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This resource is hosted by the Nelson Mandela Foundation, but was compiled and authored by Padraig O’Malley. It is the product of almost two decades of research and includes analyses, chronologies, historical documents, and interviews from the apartheid and post-apartheid eras.

Tebbutt blames AWB for '94 Bop massacre

CAPE TOWN-- The AWB had to bear the major responsibility for the deaths in the Mmabatho-Mafikeng area of then Bophuthatswana just prior to the April 27, 1994, general election, the Tebbutt Commission of Inquiry into the events said yesterday.

In a report tabled in Parliament, it also apportioned blame or negligence in varying degrees to the former South African government; the Transitional Executive Council (TEC); former president Lucas Mangope and his government; General Constand Viljoen and Dr Ferdi Hartzenberg of the erstwhile Afrikaner Volksfront (AV); and the SADF and SAP.

The report, signed by Mr Justice John Tebbutt and commissioner T K Gura, followed hearings held last year into 49 of the 92 violent deaths which had occurred in Bophuthatswana during March, 1994.

The evidence was overwhelming that the AWB entered the area uninvited and were not welcome there.

AWB leader Eugene Terre'Blanche had told the commission he and his movement had come there at Mr Mangope's invitation, but Mr Mangope denied this.

The evidence was also overwhelming that AWB members had entered the area with the avowed intention of killing black people, and that they had carried this out.

"The chilling and horrendous prayer of the AWB 'dominee', that 'it will be expected of us today to shoot dead kaffirs', is testimony to this," the commission said.

Turning to Mr Mangope, the commission found that although collective cabinet accountability existed in Bophuthatswana, it was clear that he was the strongman.

It was further clear that he had at the time lost touch with the realities of the political scene in South Africa and opinions and desires of his people.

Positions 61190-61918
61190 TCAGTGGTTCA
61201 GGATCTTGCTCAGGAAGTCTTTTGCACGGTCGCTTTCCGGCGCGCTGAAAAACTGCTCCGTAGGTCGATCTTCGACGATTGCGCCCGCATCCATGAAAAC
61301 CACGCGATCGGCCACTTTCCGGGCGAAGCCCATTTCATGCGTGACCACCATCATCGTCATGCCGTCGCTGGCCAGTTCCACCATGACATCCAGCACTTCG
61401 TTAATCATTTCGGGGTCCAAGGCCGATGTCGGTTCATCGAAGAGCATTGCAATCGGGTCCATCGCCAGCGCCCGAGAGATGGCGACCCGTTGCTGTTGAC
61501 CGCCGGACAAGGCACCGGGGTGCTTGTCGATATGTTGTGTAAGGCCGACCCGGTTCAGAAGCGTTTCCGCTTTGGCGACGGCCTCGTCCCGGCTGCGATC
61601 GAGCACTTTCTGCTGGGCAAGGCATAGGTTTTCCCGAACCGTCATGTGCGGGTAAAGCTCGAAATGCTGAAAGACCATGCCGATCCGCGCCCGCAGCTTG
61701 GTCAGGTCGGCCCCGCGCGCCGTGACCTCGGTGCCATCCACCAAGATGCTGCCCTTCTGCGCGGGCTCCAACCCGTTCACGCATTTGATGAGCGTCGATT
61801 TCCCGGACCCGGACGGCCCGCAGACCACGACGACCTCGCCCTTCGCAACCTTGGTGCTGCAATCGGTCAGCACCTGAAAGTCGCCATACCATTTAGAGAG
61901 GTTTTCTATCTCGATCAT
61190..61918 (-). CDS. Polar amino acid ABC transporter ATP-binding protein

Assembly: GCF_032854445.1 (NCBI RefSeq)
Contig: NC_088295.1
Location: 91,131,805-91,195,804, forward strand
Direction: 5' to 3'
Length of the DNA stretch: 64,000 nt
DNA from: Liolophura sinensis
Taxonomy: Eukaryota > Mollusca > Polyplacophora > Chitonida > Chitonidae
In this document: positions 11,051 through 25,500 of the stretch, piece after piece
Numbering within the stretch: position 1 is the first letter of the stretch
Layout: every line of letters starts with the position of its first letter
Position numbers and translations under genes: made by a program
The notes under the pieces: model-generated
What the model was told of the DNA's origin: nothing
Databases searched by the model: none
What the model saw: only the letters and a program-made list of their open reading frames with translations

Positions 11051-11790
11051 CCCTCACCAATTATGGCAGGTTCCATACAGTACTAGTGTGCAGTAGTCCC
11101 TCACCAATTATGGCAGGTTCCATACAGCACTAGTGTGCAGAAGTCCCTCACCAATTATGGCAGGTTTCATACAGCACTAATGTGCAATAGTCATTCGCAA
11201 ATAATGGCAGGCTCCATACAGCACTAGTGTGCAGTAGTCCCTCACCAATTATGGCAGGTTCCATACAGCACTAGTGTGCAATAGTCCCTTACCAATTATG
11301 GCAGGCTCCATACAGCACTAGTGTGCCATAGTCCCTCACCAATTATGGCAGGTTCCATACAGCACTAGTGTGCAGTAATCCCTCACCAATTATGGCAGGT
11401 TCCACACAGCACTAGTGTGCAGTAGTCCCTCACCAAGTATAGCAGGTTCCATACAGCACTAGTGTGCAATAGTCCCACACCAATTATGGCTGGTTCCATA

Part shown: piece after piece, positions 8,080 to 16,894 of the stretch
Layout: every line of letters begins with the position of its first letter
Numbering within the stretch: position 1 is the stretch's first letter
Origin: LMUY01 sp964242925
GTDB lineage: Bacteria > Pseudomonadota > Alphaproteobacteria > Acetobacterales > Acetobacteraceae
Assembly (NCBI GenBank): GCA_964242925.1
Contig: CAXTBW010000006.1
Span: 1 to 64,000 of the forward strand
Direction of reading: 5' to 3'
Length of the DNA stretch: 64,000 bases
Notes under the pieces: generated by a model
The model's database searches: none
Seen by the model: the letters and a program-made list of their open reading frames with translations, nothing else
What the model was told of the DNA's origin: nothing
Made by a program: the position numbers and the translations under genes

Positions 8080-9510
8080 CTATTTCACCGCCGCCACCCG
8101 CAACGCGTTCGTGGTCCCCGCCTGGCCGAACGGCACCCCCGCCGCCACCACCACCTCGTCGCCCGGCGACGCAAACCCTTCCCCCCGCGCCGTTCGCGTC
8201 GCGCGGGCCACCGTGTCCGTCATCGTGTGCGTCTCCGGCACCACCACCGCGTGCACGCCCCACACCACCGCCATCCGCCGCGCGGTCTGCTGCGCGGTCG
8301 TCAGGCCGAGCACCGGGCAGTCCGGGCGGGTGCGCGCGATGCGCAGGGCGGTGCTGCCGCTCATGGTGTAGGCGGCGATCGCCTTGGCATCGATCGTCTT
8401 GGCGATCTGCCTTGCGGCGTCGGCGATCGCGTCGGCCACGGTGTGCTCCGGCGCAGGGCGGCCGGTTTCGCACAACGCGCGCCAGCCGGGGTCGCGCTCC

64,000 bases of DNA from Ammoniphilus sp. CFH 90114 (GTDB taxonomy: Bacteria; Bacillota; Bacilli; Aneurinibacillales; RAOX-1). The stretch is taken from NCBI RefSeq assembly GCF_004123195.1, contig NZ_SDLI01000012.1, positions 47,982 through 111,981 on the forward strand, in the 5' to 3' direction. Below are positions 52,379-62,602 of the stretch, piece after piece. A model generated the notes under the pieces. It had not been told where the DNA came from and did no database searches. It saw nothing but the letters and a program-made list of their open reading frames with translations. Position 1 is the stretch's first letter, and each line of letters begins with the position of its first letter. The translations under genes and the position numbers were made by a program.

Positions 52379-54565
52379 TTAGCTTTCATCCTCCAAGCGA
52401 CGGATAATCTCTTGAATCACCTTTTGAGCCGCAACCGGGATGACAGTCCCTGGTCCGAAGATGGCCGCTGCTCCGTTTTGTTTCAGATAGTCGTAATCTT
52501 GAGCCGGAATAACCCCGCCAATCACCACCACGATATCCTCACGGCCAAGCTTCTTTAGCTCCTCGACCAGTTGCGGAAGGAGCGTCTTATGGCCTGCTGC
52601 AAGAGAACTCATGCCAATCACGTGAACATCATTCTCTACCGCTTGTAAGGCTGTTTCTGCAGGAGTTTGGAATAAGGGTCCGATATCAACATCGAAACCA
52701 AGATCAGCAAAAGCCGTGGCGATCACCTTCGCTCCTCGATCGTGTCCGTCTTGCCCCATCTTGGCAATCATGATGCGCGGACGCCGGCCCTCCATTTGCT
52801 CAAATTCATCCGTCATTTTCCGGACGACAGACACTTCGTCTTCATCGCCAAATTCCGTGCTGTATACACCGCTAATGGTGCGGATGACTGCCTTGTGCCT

His acceptance that the AWB would not join the AV in coming to his territory also revealed a "naive failure to recognise reality".

Mr Mangope had also had ample time to convene his parliament to decide on whether Bophuthatswana should be reincorporated into South Africa and participate in the election but had blamed the South African government and the TEC for not having allowed it.

Also, when he knew, or should have have known, that the situation had so deteriorated that a state of virtual anarchy existed in Bophuthatswana, he stubbornly refused to call on the South African government and the SADF to assist him in restoring stability.

Mr Mangope had caused a major blunder in calling in Gen Viljoen and the AV.

If timeous steps had been taken by the South African government and the TEC, who had been alerted about strikes and other disruptions in Bophuthatswana before the fateful time, "much of the subsequent disastrous situation could have been averted".

"The encouragement by the Afrikaner Volksfront of President Mangope to go it alone, in the light of the reality of what was then happening in South Africa, was not only irresponsible, but provocative."

The commission found that the SADF and the SAP could have taken more effective steps to prevent the mass of armed right-wingers leaving South Africa for Bophuthatswana.

It found that the Bophuthatswana defence and police forces had mainly acted in a disciplined way, except for some renegade elements.

It found that the role of the ANC in encouraging and spurring on the opposition to the Mangope regime was undoubted "but in the view of the commission its importance in respect of what happened in Bophuthatswana in the week of March 7 to 13 must not be over-emphasised".

The report concludes that "if there is a lesson to be learnt from the events in Bophuthatswana, it is that delays in taking remedial steps in situations of strife and unrest should not be allowed to occur".

Source: http://www.dispatch.co.za/1998/07/31/southafrica/MASSACRE.HTM

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